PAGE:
Smallpox

WANTED: ARMED WITH PATHOGEN

Smallpox: A Deadly and Dangerous Virus

THE VIRUS

The virus itself is typically dumbbell shaped and around 200 to 400 nano-meters in size.

Smallpox is extremely contagious and can be deadly. It is transmitted through the respiratory tract. It contains DNA. It will cause high fever, headache and flu like symptoms for the first week before developing a very bad rash. If not treated by this point, get immediate help. After the first week of symptoms, the virus is most contagious and deadly.

HOW the virus attacks

The virus cell first attaches it self to a normal healthy host cell. Once inside the cell, it rapidly replicates in the host cells cytoplasm. The replicated virus will then exit the host cells membrane to then go and infect more healthy host cells and spreads throughout your body and it respiratory tract. This virus contains DNA.


Common Syntoms

THIS VIRUS IS CONTAGIOUS BY INHALING DROPLETS OF SILVIA OR FACE TO FACE CONTACT AND SKIN CONTACT

  • Server skin rash
  • Blistering in the skin
  • Elevated bumps on the skin
  • High Fever
  • Lesions of the skin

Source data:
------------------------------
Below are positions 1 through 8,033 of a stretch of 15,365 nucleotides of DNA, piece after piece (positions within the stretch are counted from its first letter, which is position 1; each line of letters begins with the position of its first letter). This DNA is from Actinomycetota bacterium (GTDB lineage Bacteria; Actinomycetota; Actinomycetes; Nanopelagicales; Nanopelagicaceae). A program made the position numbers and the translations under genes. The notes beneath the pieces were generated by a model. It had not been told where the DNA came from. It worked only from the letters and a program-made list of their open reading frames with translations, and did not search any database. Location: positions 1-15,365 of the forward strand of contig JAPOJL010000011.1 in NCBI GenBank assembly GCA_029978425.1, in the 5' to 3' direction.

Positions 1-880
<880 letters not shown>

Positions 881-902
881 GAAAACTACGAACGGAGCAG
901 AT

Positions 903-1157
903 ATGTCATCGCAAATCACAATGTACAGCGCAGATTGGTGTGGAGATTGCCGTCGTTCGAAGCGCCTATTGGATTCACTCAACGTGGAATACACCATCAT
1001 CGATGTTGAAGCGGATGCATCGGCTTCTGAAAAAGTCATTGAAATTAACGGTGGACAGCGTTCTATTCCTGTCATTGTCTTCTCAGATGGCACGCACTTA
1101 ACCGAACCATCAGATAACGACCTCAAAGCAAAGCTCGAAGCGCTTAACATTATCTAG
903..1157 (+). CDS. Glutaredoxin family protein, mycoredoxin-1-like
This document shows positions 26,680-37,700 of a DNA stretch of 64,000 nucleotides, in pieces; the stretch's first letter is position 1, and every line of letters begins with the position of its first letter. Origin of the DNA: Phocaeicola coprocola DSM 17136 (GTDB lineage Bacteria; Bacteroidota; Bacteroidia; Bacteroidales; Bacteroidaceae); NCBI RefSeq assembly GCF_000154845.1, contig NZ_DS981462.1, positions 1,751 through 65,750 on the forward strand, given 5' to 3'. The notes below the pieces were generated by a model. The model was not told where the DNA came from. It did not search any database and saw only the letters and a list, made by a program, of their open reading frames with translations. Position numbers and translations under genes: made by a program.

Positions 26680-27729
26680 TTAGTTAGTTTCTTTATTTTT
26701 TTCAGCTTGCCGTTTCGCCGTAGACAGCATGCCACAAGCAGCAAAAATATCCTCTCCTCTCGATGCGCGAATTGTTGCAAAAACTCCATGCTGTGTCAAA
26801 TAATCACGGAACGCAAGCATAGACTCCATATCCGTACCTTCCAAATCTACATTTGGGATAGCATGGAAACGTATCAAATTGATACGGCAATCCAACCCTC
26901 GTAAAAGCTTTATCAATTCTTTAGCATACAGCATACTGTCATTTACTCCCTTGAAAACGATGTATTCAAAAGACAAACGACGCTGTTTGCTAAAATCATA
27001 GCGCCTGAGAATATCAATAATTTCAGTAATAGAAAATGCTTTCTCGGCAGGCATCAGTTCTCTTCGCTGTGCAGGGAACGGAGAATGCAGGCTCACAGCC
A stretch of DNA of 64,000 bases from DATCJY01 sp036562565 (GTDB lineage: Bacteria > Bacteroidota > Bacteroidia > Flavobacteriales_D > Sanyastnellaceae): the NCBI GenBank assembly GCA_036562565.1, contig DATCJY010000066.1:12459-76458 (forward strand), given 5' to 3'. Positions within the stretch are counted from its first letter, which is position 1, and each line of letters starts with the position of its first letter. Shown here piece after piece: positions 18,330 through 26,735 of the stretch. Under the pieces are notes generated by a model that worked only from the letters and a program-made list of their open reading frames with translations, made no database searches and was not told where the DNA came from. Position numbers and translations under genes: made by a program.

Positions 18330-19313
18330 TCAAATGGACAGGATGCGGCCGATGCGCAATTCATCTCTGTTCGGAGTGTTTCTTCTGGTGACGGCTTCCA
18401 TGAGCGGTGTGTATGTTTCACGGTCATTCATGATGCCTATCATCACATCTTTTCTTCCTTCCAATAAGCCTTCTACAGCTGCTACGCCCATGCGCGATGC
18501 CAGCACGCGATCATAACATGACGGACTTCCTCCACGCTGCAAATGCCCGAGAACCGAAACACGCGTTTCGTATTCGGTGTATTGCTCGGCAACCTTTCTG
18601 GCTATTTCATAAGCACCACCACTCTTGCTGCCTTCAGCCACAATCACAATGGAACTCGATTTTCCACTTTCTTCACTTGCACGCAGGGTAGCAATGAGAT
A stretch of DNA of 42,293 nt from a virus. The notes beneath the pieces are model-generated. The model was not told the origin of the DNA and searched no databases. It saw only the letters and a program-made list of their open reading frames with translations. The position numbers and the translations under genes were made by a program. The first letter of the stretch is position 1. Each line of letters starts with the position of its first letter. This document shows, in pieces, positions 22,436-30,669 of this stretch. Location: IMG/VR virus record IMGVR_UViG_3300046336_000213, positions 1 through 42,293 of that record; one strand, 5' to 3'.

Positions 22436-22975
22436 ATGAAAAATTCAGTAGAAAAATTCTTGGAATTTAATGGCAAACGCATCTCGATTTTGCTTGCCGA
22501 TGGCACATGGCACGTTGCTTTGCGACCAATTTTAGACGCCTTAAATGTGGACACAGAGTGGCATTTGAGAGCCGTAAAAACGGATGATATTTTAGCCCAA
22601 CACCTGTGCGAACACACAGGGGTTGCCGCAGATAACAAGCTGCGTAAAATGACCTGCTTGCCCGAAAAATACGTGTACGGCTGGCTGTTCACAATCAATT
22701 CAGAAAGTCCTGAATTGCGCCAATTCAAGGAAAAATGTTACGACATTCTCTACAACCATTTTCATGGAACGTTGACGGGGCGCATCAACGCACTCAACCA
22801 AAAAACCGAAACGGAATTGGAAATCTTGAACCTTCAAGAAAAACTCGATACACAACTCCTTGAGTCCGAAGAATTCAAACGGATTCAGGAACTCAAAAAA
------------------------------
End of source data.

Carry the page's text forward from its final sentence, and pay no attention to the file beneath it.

• Back ache
  • Flu like symptoms


Victims

No certain type of person is more likely to get smallpox. The only people who are at higher risk are people that handle the virus, if your family member, friend, or someone in close range to you has it. Your genes or physical traits have nothing to do with your danger of catching the disease. However if you live in a very unsanitary and crowded home or community your risk is higher because disease and sickness will spread faster.


JUST HOW DEADLY?

There are two types of the smallpox virus, the first is called Variola Major which will kill around 30% of the infected people. The Second type is called Variola Minor which will only kill about 1% of the infected people.

Treatment

Smallpox can be prevented through use of the smallpox vaccine. If an infected person gets the smallpox vaccine within 4 days of exposure, it may significantly reduce smallpox symptoms or even prevent it. However if infected, the only known treatment is supportive treatment. This means that there is no known effective treatment for smallpox. The infected patient should be cared for by these recommendations:
  • The patient should be isolated until all scabs have fallen off (about 3-4 wk after rash development) to prevent transmission of the variola virus (smallpox virus)

  • The fluid and electrolyte balance should be monitored to avoid dehydration

  • Medications should be given for fever and pain

  • Good nutritional support should be maintained

  • Skin care should be instituted